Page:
Greater Spectrum Sharing Will Be Necessary, Says FCC Commissioner Anna Gomez

Gomez lauded the National Telecommunications and Information Administration's national spectrum strategy's four pillars.

Greater Spectrum Sharing Will Be Necessary, Says FCC Commissioner Anna Gomez
Photo of FCC Commissioner Anna Gomez at Thursday's event

WASHINGTON, February 2, 2024 – Federal Communications Commissioner Anna Gomez praised the federal government’s national spectrum strategy on Thursday, citing the need for better management of a shrinking reservoir of spectrum and thus the necessity of spectrum sharing.

Gomez’s comments were made during the Spectrum Policy Symposium of the National Telecommunications and Information Administration.

NTIA is the Commerce Department agency responsible for the federal government’s use of the radio frequency spectrum. While the FCC administers the use of the airwaves by the private sector, the NTIA maintains a key role in establishing the executive branch’s approach to the topic.

“As we have less and less new spectrum to identify, we’re going to need to continue to coordinate even more closely to identify the best path forward for managing this resource,” Gomez said, adding that the strategy helps agencies collaborate and identify additional spectrum for new uses.

“Identifying spectrum for exclusive use licenses will become more and more difficult,” she said. 

The national spectrum strategy outlines a series of suggestions from the NTIA: Its core “pillars” are: strengthening national economic growth through increasing spectrum access to the government and the private sector, establishing a collaborative framework between agencies regarding spectrum decision-making, enhancing spectrum efficiency through investing in emerging technologies, and increasing the workforce for spectrum-related occupations.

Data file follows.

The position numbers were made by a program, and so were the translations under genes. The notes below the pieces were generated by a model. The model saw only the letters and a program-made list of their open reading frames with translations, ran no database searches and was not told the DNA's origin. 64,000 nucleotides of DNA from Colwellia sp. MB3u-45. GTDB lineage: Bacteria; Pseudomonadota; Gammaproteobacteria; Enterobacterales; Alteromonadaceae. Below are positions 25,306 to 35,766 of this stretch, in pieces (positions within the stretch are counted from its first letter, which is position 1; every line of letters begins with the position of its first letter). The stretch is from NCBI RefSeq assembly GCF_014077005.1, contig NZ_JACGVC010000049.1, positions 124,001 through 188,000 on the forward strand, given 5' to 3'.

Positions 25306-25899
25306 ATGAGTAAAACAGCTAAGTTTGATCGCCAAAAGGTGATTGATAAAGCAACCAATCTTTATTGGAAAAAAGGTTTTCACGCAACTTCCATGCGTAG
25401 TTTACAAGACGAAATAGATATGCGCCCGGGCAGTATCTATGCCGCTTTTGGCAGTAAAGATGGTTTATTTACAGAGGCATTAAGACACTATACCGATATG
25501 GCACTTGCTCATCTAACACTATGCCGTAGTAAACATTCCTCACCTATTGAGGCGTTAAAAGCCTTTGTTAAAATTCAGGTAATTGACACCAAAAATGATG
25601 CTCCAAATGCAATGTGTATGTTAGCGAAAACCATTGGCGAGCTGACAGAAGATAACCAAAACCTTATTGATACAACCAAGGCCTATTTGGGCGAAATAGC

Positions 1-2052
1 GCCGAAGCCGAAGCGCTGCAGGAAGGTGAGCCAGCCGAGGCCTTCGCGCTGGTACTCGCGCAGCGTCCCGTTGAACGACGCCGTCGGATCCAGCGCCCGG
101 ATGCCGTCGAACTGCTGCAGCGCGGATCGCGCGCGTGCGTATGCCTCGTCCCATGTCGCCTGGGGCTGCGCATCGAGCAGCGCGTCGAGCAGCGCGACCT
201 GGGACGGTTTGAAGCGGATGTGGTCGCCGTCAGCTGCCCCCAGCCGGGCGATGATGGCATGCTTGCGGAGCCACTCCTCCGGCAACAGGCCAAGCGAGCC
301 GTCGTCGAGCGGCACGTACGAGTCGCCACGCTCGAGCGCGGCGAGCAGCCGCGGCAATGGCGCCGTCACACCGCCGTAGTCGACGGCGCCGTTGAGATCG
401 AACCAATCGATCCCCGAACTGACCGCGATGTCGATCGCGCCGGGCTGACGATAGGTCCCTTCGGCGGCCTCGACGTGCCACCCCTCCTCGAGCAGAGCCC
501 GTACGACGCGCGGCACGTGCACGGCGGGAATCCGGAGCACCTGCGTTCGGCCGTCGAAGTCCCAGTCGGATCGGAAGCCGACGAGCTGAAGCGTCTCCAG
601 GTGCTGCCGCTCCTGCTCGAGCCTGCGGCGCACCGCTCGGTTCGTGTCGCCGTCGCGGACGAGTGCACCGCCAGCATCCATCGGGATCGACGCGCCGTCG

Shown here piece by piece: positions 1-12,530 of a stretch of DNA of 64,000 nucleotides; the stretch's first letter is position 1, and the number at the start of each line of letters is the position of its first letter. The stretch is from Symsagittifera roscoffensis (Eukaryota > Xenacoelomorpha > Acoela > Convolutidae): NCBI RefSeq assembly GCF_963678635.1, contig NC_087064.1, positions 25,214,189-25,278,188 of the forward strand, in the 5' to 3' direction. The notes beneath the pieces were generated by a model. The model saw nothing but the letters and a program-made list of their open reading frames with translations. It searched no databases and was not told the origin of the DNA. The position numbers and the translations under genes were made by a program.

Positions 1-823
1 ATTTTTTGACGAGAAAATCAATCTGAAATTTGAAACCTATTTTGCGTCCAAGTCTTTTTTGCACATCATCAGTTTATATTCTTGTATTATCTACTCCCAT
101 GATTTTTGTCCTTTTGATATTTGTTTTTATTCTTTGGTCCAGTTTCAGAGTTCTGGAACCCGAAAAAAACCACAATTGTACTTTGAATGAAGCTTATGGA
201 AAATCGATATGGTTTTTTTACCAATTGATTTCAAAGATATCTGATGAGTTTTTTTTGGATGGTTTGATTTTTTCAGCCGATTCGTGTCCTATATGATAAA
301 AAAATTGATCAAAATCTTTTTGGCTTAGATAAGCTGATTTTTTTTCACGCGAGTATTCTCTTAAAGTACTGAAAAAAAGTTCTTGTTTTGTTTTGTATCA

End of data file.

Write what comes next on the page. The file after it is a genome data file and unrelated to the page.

Greater spectrum sharing will be necessary going forward

Gomez argued that spectrum sharing will become necessary going forward. The commissioner vouched for dynamic spectrum sharing— a process which allows 4G, LTE, and 5G wireless to sit on the same frequency bands. 

“We can try to identify new spectrum, but we need to acknowledge that sharing needs to be part of our toolbox going forward,” Gomez said, “Dynamic spectrum sharing approaches will be key, and developing and implementing techniques for dynamic spectrum sharing will create a new era for spectrum management and use.”

“We cannot expect private sector innovators to invest billions of dollars in spectrum subject to sharing unless it can be delivered with clear, reliable obligations by all parties to the sharing arrangements,” Gomez said. 

Spectrum allocation has been a major source of concern for the FCC, particularly last year. In June, the commission issued a notice of proposed rulemaking to examine the possibility of sharing in the 42 – 42.5 GigaHertz (GHz) spectrum band. 

In July, Ness Shroff, director of the National Science Foundation’s AI Institute, argued that artificial intelligence could be used to moderate spectrum congestion. 

In March, industry professionals debated whether spectrum sharing can be maintained, arguing that the process weakens power for technologies and erodes the quality of the band. Spectrum sharing was also the topic of a Broadband Breakfast Live Online discussion in October

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